Recently, a most horrifying discovery was foisted upon me: my eyebrows contain more gray in them than they do brown.
Yikes! how does that happens, being I’m not yet old?
After all, at 64 I’m just entering the second third of my life.
Apparently, others – such as my wife – have known of this solemn condition for quite some time and have kept it from me; obviously not wanting to burst my bubble by saving me from the knowledge that Father Time has been schlepping across my face for years.
“Honey,” I said while examining closely in the bathroom mirror the wiry, frizzy, randomly-aimed, string-like gray filaments that inhabit my lower forehead, “Did you notice that my eyebrows have turned gray?”
“Yes,” said she, in the same manner that one would respond to the question, “Did you notice that I have a nose on my face?”
“You’re just realizing it now?” she asked.
Sheepishly – and somewhat defensively – I responded, “Uh, yeah. I don’t pay too much attention to my eyebrows. Besides,” I added, seeking a rationale, “I wear glasses; the frames hide them.”
Trying to be empathic (but failing, I might add), she continued, “Your hair has been gray for twenty years. What makes you think you’d keep those Groucho Marx caterpillar-like things forever? You’re getting older; things change.”
She paused. “By the way, how come you’re just noticing them now?”
“My play,” I answered, as if that would clarify everything.
“Your play?” she echoed, perplexed.
“Yes, I had to wear make-up when on stage. I don’t normally do that. Staring that closely at my face, I noticed my eyebrows.”
“Oh,” she said. “Welcome to what women deal with,” and left the bathroom, leaving me alone to examine my facial terrain. Not willing to tweeze them, I did opt to trim them. Despite my years, I absolutely refuse to look like Andy Rooney used to; a bridge too far.
Okay, I get it. I’m aging – but I’m still in denial.
After settling myself down, I realized that on the grand scale of changes, at least I’m not exhibiting some of the other changes that men “of a certain age” go through. As evidence, I point out that my pants are not hitched up to my nipples, I don’t have to trim nose hairs, and my left ear still seems to be somewhat in proportion to the size of my face (the right ear is another story).
To further justify my “youthful persona,” may I call attention to the datum that I’m relatively mischievous; a trait not necessarily associated with “old men.”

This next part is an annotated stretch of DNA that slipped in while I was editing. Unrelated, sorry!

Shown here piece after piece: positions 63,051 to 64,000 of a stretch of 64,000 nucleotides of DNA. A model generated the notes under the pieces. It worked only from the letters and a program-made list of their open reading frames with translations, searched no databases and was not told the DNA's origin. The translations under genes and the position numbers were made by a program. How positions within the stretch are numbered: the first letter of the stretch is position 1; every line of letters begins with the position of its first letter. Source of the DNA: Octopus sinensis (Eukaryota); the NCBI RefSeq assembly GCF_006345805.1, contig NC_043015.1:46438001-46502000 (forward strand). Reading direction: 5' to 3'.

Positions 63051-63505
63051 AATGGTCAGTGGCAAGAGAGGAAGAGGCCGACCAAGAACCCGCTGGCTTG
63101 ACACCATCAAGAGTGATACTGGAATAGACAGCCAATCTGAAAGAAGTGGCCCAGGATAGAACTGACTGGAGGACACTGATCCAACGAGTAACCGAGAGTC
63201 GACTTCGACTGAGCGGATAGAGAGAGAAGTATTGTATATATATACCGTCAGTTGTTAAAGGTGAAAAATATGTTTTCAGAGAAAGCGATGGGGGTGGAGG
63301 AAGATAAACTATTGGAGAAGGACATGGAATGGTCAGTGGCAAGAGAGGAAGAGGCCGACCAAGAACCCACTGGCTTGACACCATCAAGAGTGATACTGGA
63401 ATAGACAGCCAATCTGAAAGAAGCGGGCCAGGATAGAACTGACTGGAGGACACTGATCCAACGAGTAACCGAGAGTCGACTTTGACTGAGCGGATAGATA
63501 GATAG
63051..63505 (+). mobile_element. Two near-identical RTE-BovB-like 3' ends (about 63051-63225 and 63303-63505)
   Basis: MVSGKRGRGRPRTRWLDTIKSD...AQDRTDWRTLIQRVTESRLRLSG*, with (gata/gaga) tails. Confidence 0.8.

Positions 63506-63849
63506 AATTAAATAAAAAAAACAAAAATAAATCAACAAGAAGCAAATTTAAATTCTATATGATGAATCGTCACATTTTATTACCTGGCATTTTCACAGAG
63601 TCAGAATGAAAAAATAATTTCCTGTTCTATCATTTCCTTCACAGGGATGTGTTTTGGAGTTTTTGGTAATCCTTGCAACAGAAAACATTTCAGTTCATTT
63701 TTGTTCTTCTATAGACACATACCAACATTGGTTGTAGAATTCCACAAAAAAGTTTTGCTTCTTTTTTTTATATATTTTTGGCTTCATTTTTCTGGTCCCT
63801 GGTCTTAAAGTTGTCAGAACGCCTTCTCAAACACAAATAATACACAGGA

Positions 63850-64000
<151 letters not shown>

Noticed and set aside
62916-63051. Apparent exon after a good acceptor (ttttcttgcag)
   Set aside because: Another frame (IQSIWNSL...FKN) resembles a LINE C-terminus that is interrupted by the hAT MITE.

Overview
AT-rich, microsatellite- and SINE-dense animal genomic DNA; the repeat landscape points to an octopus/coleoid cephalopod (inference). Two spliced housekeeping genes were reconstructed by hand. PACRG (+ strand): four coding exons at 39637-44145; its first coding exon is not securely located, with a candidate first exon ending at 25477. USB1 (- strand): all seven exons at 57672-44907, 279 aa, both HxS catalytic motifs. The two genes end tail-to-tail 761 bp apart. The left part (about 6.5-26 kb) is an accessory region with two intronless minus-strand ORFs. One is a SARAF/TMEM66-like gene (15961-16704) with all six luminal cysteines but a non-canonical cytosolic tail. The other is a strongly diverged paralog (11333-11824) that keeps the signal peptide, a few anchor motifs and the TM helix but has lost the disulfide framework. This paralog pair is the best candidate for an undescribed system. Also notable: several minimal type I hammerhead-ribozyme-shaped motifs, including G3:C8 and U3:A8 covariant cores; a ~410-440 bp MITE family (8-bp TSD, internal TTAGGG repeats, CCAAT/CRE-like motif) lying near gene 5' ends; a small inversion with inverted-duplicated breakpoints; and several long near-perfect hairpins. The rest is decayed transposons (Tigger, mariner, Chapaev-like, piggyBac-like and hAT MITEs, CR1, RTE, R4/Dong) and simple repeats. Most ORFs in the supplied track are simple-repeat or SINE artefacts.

As confirmation, I actually considered sneaking up behind a young man with his pants strapped mid-thigh and yanking them down – because “when I was a kid,” we picked up our pants and he needed to learn a lesson and golly gee willikers, I was going to teach it to him! (This of course, negates the fact that when I was his age, I wore tie-dye bell bottoms, a puffy “pirate shirt” with a sash, and possessed what looked like a small bush of – brown, not gray – hair atop my head.) One might think yanking down a young man’s trousers to certainly be inappropriate and most likely foolhardy — especially when one compares my age to his — but really, how quickly could he run after me when he has to use one hand to hold up his waist band? See, further proof I possess fully my mental faculties. Ta-da!
Of course, if I’m going to be honest, there are — limited — troubling spots rising on my horizon.
I do have hordes of crinkled Kleenex crammed in every pocket of every pair of pants I wear; I’ve been known to become cranky if I have to eat dinner after 7:00; I shop at certain stores on “senior savings day,” – and I know when they are; I wear oversized slippers at night that slip-slap against the hardwood floor as I walk; I really do enjoy Brussels Sprouts; I can go from one room to the next and have not a clue what I was looking for upon arrival; and — the pièce de résistance – I know where every men’s room is located in every business along every highway between here and Los Angeles (not that I need to, you understand, but “just in case” I’m traveling with a male friend…)
About the author: Scott “Q” Marcus is a THINspirational speaker and author. Since losing 70 pounds 24 years ago, he conducts speeches, workshops, and presentation. He also coaches individuals and consults with companies on how to implement and handle change. He can be reached at www.ThisTimeIMeanIt.com
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